In 1985 "Asylum" brought the full time employment of Bruce Kulick into the foray. Clearly Bruce Kulick is the freshest, most rockin' guitarist the band ever had. To this day Bruce should be in the band. Everything on Asylum is fierce and just forceful. The sound was SO exactly how KISS should sound like on every album. Every instrument is perfectly mixed. Paul and Gene co-produced the album with no help; evidence they do it the best. Now the album isn't as great overall as Animalize, but the sound is perfect. The highest points are higher though. "Tears Are Falling" is a classic, naturally, but "Any Way You Slice It" is the second best song on this album. Again, under-rated "Trial By Fire" could be the most inspirational KISS song ever. Gene says it all. I love Asylum. I made a drawing of Gene to this, that he has to this day. I played the 82-85 albums the whole 200 hours I drew it. I was Chris Spitznogle then. I changed my name back to my birth name of Gossett at 30. The two in the middle are so awesome. "Love's a Deadly Weapon" was originally Paul's song and just as cool, slower, but probably better as Paul's song. "I'm Alive" has dumb lyrics but it's a hell of a rockin' song! "Secretly Cruel" is another Gene Simmons sex story, and it's redundant as hell. The ending's always the same. Still, one cool hard rocker. Then "Uh! All Night" is the capper of stupid lyrics, again a cock rock anthem, but the music is great. What's the consistency here? Gene and Paul wrote shit. Bruce played great! The band played great. That's why this isn't the number 1 album, despite the perfect sound. It was digitally recorded too. I think this is the first KISS song that went analog/digital/digital. Previous albums went analog/analog/digital. I think Sonic Boom was digital/digital/digital.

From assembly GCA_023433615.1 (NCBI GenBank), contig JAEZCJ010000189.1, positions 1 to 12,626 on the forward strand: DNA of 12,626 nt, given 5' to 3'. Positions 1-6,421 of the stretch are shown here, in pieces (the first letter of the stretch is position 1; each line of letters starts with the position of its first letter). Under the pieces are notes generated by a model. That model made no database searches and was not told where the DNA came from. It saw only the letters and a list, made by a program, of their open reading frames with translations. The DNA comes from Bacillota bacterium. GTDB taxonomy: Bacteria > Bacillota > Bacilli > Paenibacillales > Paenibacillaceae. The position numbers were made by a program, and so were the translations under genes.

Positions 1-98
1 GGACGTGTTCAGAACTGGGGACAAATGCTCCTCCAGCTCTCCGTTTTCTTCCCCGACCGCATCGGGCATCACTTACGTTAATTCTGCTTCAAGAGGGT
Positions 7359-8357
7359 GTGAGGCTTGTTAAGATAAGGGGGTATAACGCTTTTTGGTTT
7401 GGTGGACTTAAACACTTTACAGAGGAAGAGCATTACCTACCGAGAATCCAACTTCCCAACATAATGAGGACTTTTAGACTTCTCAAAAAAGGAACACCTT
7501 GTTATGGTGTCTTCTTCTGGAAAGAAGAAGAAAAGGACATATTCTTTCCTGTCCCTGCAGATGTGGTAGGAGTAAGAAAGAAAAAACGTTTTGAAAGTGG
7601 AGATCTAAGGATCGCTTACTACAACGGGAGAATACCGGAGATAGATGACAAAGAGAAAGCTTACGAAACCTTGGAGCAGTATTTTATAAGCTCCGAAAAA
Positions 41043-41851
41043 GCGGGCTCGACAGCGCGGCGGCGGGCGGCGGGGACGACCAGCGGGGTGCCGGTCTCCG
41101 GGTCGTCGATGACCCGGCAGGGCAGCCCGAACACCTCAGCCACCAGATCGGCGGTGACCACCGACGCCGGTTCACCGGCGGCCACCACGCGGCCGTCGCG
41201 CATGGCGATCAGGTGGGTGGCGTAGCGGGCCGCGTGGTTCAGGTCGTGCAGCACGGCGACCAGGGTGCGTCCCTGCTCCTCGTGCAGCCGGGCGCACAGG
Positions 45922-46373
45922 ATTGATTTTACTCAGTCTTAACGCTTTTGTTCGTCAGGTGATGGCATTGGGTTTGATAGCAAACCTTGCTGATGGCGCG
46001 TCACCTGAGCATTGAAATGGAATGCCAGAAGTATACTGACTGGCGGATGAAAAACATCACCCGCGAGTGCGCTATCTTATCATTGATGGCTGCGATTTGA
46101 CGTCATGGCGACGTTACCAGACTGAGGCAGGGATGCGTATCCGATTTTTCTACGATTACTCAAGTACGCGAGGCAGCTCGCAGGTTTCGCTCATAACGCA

In 1987 "Crazy Nights" had the wonderful theme song "Crazy Crazy Nights". Some people hated it, like (at the time they said) "I Was Made For Lovin' You" yet today it's CHEERED for in concert, just the same! The way Asylum sounded by production is exactly the way Crazy Nights should have sounded. Instead it is not be known as another bombastic KISS production but rather a soft, keyboard laden, Ron Nevison - Heart-like production. It would have had a furious "I'll Fight Hell To Hold You", a "Bang Bang You" that would have boomed like "Uh! All Night" and a bombastic as hell "No No No" should echo and boom like a bitch! "The remasters of this album should be made to sound like Asylum or Creatures of the Night. The album had a bad rap for all the wrong reasons. I think Crazy Nights, song for song was some of the strongest Kiss Material ever. "My Way" and "When Your Walls Come Down" I always grouped together as they appeared on the album and they are songs that could have been releases if they weren't so "anthem-conscious" at the time. "Turn On The Night" and "Reason To Live" (I'm going out of order here because we're talking about the other two releases after the title track) give you the chills. It is too soft sounding on the drums, too Def Leppard-ish on the keys and too soft on guitars though and they could have been so much better. Remaster it and you have the potentially strongest KISS album ever, bar none. "Thief In The Night" could have been one of the hardest KISS songs ever, a la "I Love It Loud" had Stanley and Simmons retained the production title.